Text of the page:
The thought that goes into what you want to learn is overlooked. There is a difference in learning for a specific purpose and going to school.
If you’re a doctor, dentist, even lawyer, you should have a degree. It matters because you are trained in a field in which you work. For many other professions, though, it’s not as relevant.
A degree in business will not teach you business acumen. I know this because I have a degree in business, and it hasn’t taught me anything of the sort.
I’ve learned far more through on the job training and seeking out courses and educational programs next to my full-time job.
Some will say that getting through college says something about a person’s character, to buckle down, persevere, and get that degree. To those, I would say, well yeah, if you come from an unprivileged background, be the first one in your family to break the cycle and all that. But really, not if you’re from a stereotypical middle-class suburban background, then it’s just something you do. Why? Because everybody does.
Education can be a great stepping stone towards a better life. Yet, for a lot of people in my generation (Millenials), we’re just trying to catch up.
We’re playing a game of loss aversion and are told we’re entitled. Even though this might be true in some form, it’s most likely the result of what we are told, that there is something better in store for us if we focus on doing our best in school and fulfill our potential.
Isn’t it so that working towards a goal will bring you fulfillment. But what if, we’ve reached such a level of comfort already that it’s impossible for the current generations to attain a similar level of fulfillment by going after the same goals their parents had. Where the previous generation reached an entirely new level, the current generation’s level of comfort is already saturated, and only catching up instead of progressing. Isn’t it possible that this makes Millenials more prone to anxiety, burnouts, etcetera?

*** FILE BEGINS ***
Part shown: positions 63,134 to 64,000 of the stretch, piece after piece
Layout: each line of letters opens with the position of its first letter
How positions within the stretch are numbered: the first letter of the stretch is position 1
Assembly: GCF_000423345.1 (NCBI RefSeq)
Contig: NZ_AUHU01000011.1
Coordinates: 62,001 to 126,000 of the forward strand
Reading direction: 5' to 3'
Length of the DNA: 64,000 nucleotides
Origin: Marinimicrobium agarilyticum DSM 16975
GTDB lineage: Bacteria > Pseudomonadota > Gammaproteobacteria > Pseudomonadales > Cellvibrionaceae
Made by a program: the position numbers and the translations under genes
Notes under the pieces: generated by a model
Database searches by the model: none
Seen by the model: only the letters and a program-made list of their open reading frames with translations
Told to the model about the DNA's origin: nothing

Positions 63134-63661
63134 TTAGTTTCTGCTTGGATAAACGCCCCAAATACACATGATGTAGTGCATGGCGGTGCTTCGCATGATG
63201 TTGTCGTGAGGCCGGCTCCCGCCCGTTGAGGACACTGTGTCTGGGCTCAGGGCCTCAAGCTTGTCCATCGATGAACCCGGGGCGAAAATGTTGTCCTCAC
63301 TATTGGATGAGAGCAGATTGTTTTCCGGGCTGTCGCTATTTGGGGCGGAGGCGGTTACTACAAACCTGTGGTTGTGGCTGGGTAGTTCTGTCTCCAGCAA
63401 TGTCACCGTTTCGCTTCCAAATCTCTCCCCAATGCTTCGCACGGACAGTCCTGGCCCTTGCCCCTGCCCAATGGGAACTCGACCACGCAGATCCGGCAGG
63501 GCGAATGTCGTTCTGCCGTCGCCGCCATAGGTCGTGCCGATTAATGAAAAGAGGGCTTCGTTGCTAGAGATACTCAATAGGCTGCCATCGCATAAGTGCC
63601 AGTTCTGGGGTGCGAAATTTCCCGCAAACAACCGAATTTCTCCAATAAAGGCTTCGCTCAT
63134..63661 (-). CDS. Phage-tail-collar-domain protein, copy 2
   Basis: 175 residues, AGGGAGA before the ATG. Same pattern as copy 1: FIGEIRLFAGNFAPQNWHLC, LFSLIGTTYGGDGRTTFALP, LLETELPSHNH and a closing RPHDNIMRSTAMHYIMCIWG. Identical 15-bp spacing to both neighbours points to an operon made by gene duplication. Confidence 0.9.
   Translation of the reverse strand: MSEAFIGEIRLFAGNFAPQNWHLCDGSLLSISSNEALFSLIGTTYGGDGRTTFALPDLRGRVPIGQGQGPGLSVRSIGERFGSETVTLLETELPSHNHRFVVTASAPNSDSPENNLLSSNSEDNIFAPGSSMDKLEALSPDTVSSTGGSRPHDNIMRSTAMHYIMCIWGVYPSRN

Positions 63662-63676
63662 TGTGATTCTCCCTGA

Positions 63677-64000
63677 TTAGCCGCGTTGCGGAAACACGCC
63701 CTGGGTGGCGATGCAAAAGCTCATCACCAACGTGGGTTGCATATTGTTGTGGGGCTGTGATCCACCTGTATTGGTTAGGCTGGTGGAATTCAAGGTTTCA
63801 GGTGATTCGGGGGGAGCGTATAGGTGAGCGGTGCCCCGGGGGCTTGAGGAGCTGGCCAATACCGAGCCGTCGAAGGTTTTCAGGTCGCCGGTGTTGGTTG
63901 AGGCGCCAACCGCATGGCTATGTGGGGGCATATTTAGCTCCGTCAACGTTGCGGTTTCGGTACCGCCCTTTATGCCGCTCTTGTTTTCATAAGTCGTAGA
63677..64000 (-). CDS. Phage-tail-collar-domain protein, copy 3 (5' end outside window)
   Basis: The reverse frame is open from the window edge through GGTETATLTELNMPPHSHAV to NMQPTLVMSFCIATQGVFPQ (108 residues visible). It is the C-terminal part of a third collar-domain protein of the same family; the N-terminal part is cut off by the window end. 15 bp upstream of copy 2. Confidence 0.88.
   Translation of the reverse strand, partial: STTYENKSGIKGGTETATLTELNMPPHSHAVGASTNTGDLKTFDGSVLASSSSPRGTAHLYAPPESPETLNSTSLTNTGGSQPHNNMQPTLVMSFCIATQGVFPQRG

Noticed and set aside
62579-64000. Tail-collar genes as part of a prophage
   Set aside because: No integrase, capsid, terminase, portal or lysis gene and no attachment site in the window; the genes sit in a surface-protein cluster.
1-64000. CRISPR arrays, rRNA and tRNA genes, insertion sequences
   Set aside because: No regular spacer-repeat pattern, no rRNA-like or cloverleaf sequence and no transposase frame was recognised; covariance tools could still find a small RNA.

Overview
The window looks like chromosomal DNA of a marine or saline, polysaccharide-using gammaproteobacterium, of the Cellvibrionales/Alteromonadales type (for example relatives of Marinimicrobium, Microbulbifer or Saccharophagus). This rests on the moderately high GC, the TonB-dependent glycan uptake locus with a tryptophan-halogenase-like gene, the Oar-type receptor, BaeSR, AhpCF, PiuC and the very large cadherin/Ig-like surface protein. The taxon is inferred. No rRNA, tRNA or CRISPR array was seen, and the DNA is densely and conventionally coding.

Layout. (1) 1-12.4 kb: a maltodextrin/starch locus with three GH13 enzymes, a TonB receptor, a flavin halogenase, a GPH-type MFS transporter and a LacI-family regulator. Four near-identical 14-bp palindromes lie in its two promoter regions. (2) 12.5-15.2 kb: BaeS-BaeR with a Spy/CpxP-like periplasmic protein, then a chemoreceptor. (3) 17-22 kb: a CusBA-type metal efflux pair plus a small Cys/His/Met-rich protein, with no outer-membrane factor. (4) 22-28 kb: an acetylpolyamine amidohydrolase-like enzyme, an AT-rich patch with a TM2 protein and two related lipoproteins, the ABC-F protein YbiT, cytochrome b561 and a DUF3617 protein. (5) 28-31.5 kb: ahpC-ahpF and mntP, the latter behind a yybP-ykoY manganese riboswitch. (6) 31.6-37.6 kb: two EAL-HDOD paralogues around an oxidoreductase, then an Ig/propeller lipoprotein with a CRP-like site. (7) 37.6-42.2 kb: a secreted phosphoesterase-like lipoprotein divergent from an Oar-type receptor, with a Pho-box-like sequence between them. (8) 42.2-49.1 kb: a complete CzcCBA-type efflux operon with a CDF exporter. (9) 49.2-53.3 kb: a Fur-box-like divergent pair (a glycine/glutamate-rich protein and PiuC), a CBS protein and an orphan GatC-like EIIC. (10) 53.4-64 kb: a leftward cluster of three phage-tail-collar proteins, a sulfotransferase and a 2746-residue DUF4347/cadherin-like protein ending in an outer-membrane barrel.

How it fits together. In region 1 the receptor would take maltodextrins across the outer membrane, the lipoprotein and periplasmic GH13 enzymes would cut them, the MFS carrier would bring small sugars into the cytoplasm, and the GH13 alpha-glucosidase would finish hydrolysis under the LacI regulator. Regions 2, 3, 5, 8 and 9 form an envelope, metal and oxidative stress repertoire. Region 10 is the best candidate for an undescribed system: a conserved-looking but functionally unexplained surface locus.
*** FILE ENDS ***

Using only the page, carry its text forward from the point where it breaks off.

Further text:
It seems that a lot of unhappiness stems from the desire to be original but from within the confined comfort space. This leaves little room to maneuver.
We have reached a point where the best possible outcome is to have a breakdown.
Speaking from personal experience, doing everything right started to feel very wrong because the choices I made lead me to become more and more risk-averse and hung up on safety and comfort.
I have come to a point in my life where I find it challenging to make decisions that lead me outside the guided path, yet I’m questioning the path itself more and more.
What’s the alternative?
Unfortunately, I don’t have the answer. All I know is that, as a father, I’ll refrain from the intensive parenting approach. I will not push my children from one tutoring class to another or emphasize the importance of a college education as the only way they’ll ever achieve anything in life.
To anyone else, I would say, spend more time exploring what’s important to you and don’t expect a college education to do that for you. Because, without knowing what you’re after, you can end up feeling stuck.
As for me, I’ll continue to take an active approach in continuous learning and work on not letting comfort get in the way of achieving my goals.